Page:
Features

Min SDK : 15

Price : Free

Language : Java

Download

Link : Github

Owner : maannajjar

Source Code : Download


What is LatteKit

It's a framework for building Android UI in Kotlin code by using the concept of virtual views and reactive data flow, the goal is to reduce boilerplate while retaining the same Android layout constructs.

Quick Example

Demo
package io.lattekit.helloworld
import android.app.Activity
import android.os.Bundle
import android.view.View
import android.widget.EditText
import io.lattekit.annotation.Bind
import io.lattekit.plugin.css.declaration.css
import io.lattekit.render
import io.lattekit.view.LatteView
class MainActivity : Activity() {
override fun onCreate(savedInstanceState: Bundle?) {
super.onCreate(savedInstanceState)
render("<io.lattekit.helloworld.MyApp />")
}
}
open class MyApp : LatteView() {
@Bind("@id/myText") var myText : EditText? = null;
init {
css("""
            .question { font-size: 20sp; font-weight: bold;  }
            .input { font-size: 14sp; margin-top:8dp;  width: match_parent; }
            .answer { font-size: 20sp; font-weight: bold; margin-top: 10dp; color: #00AADE; }
        """)
// or: css("com.my.package/file.css") 
}
override fun layout() = xml("""
        <LinearLayout padding="30dp" orientation="vertical">
            <TextView text="What's your name?" class="question"/>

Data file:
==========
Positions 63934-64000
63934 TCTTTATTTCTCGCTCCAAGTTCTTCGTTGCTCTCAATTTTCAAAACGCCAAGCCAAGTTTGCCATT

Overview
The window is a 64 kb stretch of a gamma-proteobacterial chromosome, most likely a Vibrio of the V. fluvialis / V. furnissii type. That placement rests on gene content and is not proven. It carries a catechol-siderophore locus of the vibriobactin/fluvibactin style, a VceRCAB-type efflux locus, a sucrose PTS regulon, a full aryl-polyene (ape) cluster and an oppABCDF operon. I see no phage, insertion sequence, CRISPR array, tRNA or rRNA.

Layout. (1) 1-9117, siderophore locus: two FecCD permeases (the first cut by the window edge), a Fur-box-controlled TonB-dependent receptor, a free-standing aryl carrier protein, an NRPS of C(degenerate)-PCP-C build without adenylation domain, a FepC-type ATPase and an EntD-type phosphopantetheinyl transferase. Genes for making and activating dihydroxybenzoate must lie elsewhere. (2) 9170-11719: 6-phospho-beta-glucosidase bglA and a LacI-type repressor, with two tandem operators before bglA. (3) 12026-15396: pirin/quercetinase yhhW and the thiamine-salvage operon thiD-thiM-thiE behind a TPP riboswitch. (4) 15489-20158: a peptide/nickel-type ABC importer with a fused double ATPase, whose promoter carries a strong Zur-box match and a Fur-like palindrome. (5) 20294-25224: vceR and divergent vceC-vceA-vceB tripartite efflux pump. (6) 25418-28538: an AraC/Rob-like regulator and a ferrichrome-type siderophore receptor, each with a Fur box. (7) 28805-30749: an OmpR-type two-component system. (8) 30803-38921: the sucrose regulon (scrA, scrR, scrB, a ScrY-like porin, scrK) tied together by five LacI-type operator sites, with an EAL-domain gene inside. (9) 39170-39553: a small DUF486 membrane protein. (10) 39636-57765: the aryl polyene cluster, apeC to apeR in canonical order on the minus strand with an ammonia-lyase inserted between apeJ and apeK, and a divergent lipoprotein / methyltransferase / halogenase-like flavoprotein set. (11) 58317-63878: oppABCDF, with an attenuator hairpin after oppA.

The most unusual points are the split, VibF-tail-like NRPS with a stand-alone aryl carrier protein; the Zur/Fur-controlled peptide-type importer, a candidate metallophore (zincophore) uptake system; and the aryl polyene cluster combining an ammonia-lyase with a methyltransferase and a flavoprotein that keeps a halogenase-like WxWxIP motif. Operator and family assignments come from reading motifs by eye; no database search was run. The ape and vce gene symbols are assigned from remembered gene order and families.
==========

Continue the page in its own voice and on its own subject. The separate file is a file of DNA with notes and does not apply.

<EditText id="@+id/myText" hint="Type your name here"
                onTextChanged=${{ notifyStateChanged() }} class="input"/>
            <TextView text=${"Hello ${myText?.text}"}
                visibility=${if (myText?.text?.toString() == "") View.GONE else View.VISIBLE} class="answer"/>
        </LinearLayout>
    """)
}
The above layout code is not "string", it's layout representation. The actual XML code will be parsed and compiled by the LatteKit gradle plugin. The use of string interpolation is to make it easier to reference scope variables in the layout. You can use any kotlin expression to set a property value, including lambdas.

Other Samples

Sample For more samples, view the samples at lattekit-samples folder. But before viewing the sample, please read the core concept below to understand the sample better.

How It Works